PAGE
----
Universal basic income (UBI) means replacing means-tested benefits with an unconditional regular payment that everyone, rich or poor, receives. While there are risks, UBI has the potential to be significantly more sustainable than current welfare systems, largely due to its ability to combat poverty.
This is the conclusion of our new briefing paper, which looks at the sustainability of implementing UBI in the UK.
While there are obvious important moral reasons to address poverty, poverty is also a significant problem from a sustainability perspective. There are three reasons for this: the first is that poverty tends to cause increased population growth. The second is that even though those in poverty consume less, a great deal of resources are often required to cover the costs of poverty; child poverty in the UK, for instance, is estimated to have cost the government £29 billion. The third reason is that poverty motivates governments to pursue an unsustainable perpetual economic growth as a tool to fight poverty, resulting in long-term environmental degradation.
The main strength of UBI is its ability to combat poverty more effectively than conditional welfare. For instance, conditional welfare perversely incentivises some on welfare to not seek work, because working more would mean benefit withdrawal. UBI, by contrast, allows workers to keep all of their basic income no matter what they earn.
Furthermore, UBI would significantly increase the bargaining position of low-paid workers: instead of being forced to take the first job they can find, they could look around for better-paid work.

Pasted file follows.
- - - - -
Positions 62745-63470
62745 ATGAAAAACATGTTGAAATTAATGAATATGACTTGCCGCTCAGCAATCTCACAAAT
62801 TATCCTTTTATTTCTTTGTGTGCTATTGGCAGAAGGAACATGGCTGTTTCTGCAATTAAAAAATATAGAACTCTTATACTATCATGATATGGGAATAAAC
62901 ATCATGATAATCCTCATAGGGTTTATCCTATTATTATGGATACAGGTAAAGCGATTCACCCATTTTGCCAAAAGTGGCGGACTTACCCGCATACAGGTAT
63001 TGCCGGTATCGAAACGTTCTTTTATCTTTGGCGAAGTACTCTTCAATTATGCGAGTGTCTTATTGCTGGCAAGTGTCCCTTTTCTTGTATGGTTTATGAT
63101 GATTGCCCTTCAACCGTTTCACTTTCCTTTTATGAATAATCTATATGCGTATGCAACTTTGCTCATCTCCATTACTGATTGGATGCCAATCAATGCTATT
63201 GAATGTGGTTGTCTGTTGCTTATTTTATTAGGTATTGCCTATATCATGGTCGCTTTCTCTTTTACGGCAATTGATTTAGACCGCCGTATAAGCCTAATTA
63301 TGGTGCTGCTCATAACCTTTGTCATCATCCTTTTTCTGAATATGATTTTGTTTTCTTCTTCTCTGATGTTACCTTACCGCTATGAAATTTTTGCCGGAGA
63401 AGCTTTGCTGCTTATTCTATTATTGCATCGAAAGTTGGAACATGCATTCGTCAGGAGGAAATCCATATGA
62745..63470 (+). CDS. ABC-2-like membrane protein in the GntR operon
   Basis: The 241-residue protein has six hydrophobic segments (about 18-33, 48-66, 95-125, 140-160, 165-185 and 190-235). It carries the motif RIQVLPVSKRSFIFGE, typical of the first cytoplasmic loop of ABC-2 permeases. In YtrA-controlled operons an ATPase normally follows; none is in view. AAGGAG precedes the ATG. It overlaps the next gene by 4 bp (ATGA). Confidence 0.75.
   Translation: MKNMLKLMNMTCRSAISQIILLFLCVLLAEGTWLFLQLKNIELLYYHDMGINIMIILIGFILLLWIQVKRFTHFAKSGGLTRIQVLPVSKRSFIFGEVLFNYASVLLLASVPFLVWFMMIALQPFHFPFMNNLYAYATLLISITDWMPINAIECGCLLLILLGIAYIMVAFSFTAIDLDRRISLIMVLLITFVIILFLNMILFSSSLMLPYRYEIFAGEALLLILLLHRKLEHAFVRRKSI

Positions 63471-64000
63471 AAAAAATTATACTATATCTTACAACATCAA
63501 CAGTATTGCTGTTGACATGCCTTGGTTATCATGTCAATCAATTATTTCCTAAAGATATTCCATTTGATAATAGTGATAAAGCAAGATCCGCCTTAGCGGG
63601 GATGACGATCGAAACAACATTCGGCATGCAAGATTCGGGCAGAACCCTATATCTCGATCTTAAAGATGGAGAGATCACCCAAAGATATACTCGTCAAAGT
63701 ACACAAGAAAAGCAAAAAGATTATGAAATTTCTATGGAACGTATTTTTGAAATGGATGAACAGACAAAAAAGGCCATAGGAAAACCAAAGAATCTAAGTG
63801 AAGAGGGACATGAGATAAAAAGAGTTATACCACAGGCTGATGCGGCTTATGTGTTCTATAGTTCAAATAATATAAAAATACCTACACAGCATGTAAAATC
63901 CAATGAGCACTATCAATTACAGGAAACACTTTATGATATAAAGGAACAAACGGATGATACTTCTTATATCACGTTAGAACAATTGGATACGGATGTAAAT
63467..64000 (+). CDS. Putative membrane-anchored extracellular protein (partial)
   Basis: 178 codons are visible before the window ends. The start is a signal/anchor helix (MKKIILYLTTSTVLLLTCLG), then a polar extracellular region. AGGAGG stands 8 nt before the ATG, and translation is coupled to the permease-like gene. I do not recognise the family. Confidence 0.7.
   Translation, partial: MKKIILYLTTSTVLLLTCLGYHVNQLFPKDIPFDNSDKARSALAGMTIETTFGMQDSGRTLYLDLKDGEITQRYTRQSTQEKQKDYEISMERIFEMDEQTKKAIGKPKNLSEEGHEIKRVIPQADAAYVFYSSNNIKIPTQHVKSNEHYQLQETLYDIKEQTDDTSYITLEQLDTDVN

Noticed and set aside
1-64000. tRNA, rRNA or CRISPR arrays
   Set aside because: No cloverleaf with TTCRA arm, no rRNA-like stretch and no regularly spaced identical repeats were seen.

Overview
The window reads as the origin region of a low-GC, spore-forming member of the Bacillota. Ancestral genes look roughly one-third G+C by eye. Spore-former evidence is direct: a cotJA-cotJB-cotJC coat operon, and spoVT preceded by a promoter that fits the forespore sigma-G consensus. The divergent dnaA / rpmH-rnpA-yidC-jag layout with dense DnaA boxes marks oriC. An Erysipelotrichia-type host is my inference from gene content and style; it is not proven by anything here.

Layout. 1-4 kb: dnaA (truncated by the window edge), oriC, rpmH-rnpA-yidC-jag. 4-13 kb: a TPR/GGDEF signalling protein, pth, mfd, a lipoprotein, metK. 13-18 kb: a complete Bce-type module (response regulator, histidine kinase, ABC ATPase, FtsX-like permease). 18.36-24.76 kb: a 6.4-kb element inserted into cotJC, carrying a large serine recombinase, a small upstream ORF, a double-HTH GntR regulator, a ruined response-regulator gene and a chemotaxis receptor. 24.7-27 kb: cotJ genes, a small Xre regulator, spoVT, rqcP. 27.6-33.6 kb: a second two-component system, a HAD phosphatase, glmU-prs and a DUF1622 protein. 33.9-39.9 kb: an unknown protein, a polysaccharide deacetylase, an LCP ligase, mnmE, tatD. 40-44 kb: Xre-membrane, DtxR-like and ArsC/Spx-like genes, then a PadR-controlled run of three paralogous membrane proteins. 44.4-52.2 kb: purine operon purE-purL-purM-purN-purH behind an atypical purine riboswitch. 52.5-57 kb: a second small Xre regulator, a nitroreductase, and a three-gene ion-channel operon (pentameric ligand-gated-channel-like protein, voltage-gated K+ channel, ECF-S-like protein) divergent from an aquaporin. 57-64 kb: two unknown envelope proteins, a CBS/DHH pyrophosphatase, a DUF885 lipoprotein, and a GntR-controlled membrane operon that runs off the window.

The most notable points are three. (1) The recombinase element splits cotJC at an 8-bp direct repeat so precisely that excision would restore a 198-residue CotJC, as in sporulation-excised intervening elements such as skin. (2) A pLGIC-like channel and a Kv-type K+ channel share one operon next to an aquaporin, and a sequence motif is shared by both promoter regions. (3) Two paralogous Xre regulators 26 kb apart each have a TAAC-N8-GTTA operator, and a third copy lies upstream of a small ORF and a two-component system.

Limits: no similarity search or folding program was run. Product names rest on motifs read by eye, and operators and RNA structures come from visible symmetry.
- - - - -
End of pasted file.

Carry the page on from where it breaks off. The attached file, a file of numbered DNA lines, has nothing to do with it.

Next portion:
In one of the few basic income pilots that has been performed, in Manitoba, Canada, it has indeed been found that UBI appeared to have a significant effect in reducing poverty.
Some worry that UBI will be prohibitively expensive to implement on the required scale. While this is a concern, the RSA has published a basic income plan for the UK that would have a net cost of only one per cent of GDP — a cost which is not at all unprecedented for social spending.
UBI is no panacea, however — it does have its problems: many worry that UBI will lead to a significant decrease in the amount people are willing to work, and it is difficult to know the seriousness of this concern based on current evidence. Others worry that UBI may precipitate dangerous flows of migration, and hence it is crucial that if UBI is implemented, it is done so in conjunction with well-constructed migration policies.
These concerns are valid, and there is certainly a need for more evidence. Hopefully some of this will come from the upcoming basic income experiment in Finland.
Nonetheless, UBI may be an invaluable tool for combatting poverty and moving towards a more sustainable society.